Pigs and housekeeping
Bacon of course is but one of the splendid rewards for raising pigs and putting up with their enthusiastic disinterest in all things tidy and orderly, except in the matter of housekeeping. Pigs are not dirty, contrary to popular opinion, as long as they are accorded room to arrange their living accommodations with dignity. They will quickly choose a part of their space as bathroom (though the choice is not always what the farmer might recommend), and their much prized mud wallow is prized because they lack the ability to perspire. Their wallow, then, enables them to keep cool on a hot day.
Borrowing a designation from the blood-donor clinics, we used to say that our pigs went from being "universal recipients" in the summer - the kitchen fridge knew no fur-bearing friends while the pigs were around - to "universal donors" in the winter.
Many people advised us against naming any of our animals, on the grounds that naming them would make them into pets. The implication, we noted, was that after your pig became your pet you were stuck with it for the rest of its natural life - an uneconomic prospect, to say the least. But we felt differently, and our children, who helped to name and helped with the chores, felt differently too.
While they were with us, our animals were treated with kindness and attentively cared for, but we also recognized that we were not running a zoo but a small farm intended largely to free us from the dependence upon the commercial food-chain that treats animals - and vegetables too - as so many pluses and minuses in some accountant's ledger.
We all knew that our summer's pigs would wind up in a freezer, and, like Pooh-Bah in Gilbert and Sullivan's Mikado, we wished them "long life--till then!"
One step forward....
Frankly, I had about given up on pigs until the other day. Some time has passed since there has been a porcine personality on this place worthy of more than a passing glance.
Maybe the apparent lack of personality stems from the fact that we have finally got into habits that more effectively circumscribe a pig's pleasure in creativity and general hell-raising. Our fences are more firmly put together than they were and security generally is tighter than it used to be.
The last few days, though, give signs that all is not yet ho-hum in the world of pork production.
Our weaners are now about half grown and it has been time for quite a while to expand their yard so as to get some free roto-tilling done. Expanding the yard means taking away the stout enclosure they presently call home and substituting an electric fence.
What with one thing and another the task of putting in a strand of electric fence remained to be done - until the other evening. Of course the electric string I was planning to use (a much more supple and easily-handled product than solid fence wire) was nowhere to be found.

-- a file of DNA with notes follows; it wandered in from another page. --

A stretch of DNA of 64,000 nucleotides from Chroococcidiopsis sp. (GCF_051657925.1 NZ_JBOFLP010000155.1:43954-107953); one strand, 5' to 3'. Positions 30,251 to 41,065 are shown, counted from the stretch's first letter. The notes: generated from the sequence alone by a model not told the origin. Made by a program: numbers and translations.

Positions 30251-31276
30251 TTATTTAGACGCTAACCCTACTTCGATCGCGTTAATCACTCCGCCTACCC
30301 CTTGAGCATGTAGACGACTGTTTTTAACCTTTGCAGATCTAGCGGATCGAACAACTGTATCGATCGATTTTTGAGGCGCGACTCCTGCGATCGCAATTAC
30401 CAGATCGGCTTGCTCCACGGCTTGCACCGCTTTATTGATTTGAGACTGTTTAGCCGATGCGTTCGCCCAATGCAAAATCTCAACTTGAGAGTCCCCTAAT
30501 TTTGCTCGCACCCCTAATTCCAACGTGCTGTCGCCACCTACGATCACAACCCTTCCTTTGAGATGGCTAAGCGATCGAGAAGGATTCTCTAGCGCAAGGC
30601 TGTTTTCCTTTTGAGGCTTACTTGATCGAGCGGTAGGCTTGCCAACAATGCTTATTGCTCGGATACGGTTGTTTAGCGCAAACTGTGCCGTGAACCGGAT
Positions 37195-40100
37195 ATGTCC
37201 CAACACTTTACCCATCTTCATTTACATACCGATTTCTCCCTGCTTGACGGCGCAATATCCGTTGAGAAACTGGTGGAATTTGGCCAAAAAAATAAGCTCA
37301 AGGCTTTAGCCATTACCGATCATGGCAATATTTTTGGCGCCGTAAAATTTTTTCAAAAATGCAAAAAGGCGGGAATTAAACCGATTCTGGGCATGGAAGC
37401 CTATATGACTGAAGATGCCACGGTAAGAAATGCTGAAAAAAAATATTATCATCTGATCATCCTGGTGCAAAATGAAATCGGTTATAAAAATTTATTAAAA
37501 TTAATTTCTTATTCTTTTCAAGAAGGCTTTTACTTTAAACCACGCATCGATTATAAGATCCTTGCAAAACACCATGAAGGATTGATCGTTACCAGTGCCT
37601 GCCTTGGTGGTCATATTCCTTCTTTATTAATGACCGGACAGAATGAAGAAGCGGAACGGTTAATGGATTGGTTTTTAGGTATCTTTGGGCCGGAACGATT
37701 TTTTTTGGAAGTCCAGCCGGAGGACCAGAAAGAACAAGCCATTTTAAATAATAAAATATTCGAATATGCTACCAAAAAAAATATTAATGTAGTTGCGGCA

"I'm sure that ball of string was in with the fencing stuff."
"Well, did you look on the cellar stairs? That was where it was the last time."
Stomping goes off stage right. Cellar door slams. Silence. Cellar door slams again.. Stomping re-enters stage right.
"It's not there."
"You're sure it isn't there?"
"You're sure you looked everywhere there?"
"I'm sure I saw it there just the other day."
"Well it's not there."
"Well, where could it be?"
(At this point the alert reader will have noticed that the conversation is about to go round for a second time, rather in the style of that Girl Guide song, There's a Hole in my Bucket. Fortunately for the sanity of both parties, I remember the roll of electric fence wire and its location.)
The pigs were interested, as they always are, when we are doing something around their home. They helped by chomping on the steel fence posts I was installing and pulling them up as fast as I could put them in. Their enthusiasm increased when I started attaching the bright yellow insulators. Those were obviously not only edible but delicious. But the most fun of all was the still somewhat springy wire. This they pushed around with their noses, chewed on it in a determined way, and lifted off the insulators so as to roll with it in the mud. Nothing this much fun had come their way since one of the banty hens had brought her whole brood of chicks into the pig yard for a quiet snooze.
Like the banty affair, the Fun with Wire scam ended abruptly. In the case of the banty, she didn't ruffle a feather or disturb the repose of her little ones as the (to her) huge pigs came snuffling around. She just made it clear to the pigs that their mother was ugly, and what's more, had been sold for bacon, and that she'd bacon them if they didn't watch out. So, they watched out.
In the case of the wire, there was a piercing squeal when the fence was plugged in, and, after several more encounters of the same kind, made even more confusing by the fact that the wire was off the insulators and rolling around the yard, they retreated to their house. They did come out to eat the next morning but they were very jumpy. If Higgeldy bumped Piggeldy, she would leap like a gazelle, not sure whether she had been zapped or not. They kept yanking their noses out of the swill and looking around as if something was sneaking up on them to get them.
In the afternoon I had to drag their trough over to their front door. They were not taking chances with the nasty thing that lived out there.
I took the wire away then and we are back, very gingerly, to square one. Last night, after getting my wife to buy a new roll of electric string in town I found the one I had been looking for - sitting out in plain view on a shelf in the barn. Now we'll see how we get on with rural electrification this time. 13 September 1988